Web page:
The Raptors’ other two key additions are first-round rookies, as center Jakob Poeltl and power forward Pascal Siakam enter the mix. With a consensus top eight prospects in this year’s draft, the No. 9 spot, where the Raptors snagged Poeltl, was the first selection that was really up in the air. Toronto could’ve selected another big man like Domantas Sabonis at that spot, so it’ll be interesting to monitor Poeltl’s development to determine whether the team made the right call. The young center made nearly 66% of his shot attempts during his two years at Utah, showing the ability to score around the basket — while he may not begin the year as Valanciunas’ top backup at center, he could earn that role over the course of the season.
As for Siakam, he was viewed as a slight reach at No. 27, but the Raptors didn’t have a second-round selection, and they seem high on the young forward. Siakam is a high-motor, max-effort player, having averaged an eye-popping 11.6 RPG last season at New Mexico State. If he impresses during the preseason, I expect he’ll have some opportunities to earn regular season minutes, providing energy off the bench.
The Raptors already have a few young players, including former first-rounders Lucas Nogueira, Bruno Caboclo, and Delon Wright, who didn’t see the floor a whole lot last season, so it’s worth keeping an eye on how head coach Dwane Casey disperses playing time among the under-25 set. If newcomers like Poeltl and Siakam quickly usurp Nogueira and Caboclo in the pecking order, it may not be a great sign for the incumbents’ potential to become rotation players.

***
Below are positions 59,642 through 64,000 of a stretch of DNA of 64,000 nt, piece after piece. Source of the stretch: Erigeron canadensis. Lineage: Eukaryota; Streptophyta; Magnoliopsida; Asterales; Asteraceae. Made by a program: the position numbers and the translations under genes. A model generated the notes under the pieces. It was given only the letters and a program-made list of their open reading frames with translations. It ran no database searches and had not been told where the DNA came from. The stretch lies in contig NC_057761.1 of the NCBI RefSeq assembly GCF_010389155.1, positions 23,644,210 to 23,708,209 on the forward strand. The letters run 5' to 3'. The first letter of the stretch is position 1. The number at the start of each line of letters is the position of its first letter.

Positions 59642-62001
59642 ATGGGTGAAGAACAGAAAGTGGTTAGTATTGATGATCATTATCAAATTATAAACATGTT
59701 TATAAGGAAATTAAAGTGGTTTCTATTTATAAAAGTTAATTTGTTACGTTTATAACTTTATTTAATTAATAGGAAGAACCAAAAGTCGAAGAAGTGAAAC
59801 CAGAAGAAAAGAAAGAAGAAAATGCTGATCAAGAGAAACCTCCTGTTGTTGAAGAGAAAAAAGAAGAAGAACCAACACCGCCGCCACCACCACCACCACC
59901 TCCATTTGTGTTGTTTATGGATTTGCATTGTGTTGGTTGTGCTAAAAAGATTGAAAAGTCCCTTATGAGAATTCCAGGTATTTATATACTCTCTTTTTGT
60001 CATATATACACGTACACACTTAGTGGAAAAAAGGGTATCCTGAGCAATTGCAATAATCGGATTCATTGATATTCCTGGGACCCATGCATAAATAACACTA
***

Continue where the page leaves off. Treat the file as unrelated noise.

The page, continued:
As they prepare to enter the 2016/17 season, these Raptors look awfully similar to last year’s version, with a few tweaks around the edges. While some observers expect the club to take a step back after winning a franchise-record 56 games a year ago, Toronto will have continuity on its side, and with young players like Valanciunas, Joseph, Terrence Ross, and Norman Powell still on the rise, there’s potential for some improvement from within.
Surpassing last year’s 56-win total might not be a realistic expectation, but the Raptors should remain a strong contender in the East, relying on veteran stars like DeRozan and Kyle Lowry to carry the load. More importantly for the franchise, the last several months have proven that Toronto can be a place where standout players want to play, and a place where they believe they can win. That shift in perception could be crucial for Ujiri and the Raptors going forward as they attempt to add a few more pieces to make the team a title contender.
Salary information from Basketball Insiders used in the creation of this post. Photo courtesy of USA Today Sports Images.